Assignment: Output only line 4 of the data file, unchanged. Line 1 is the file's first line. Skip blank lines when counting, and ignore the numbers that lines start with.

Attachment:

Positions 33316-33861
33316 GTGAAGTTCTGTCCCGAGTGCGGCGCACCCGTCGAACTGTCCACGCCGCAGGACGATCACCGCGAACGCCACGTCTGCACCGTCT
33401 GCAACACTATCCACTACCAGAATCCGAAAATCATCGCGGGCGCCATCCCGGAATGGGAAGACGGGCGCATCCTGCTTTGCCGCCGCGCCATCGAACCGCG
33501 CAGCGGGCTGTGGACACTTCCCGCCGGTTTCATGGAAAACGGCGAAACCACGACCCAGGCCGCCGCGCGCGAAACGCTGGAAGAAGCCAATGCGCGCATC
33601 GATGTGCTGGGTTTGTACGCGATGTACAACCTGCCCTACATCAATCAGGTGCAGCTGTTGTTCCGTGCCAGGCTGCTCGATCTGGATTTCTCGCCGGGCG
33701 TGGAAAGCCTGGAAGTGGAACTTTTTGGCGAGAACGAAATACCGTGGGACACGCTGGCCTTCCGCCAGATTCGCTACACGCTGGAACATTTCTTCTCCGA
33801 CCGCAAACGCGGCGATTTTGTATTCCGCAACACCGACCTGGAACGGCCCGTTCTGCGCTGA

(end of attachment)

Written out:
33501 CAGCGGGCTGTGGACACTTCCCGCCGGTTTCATGGAAAACGGCGAAACCACGACCCAGGCCGCCGCGCGCGAAACGCTGGAAGAAGCCAATGCGCGCATC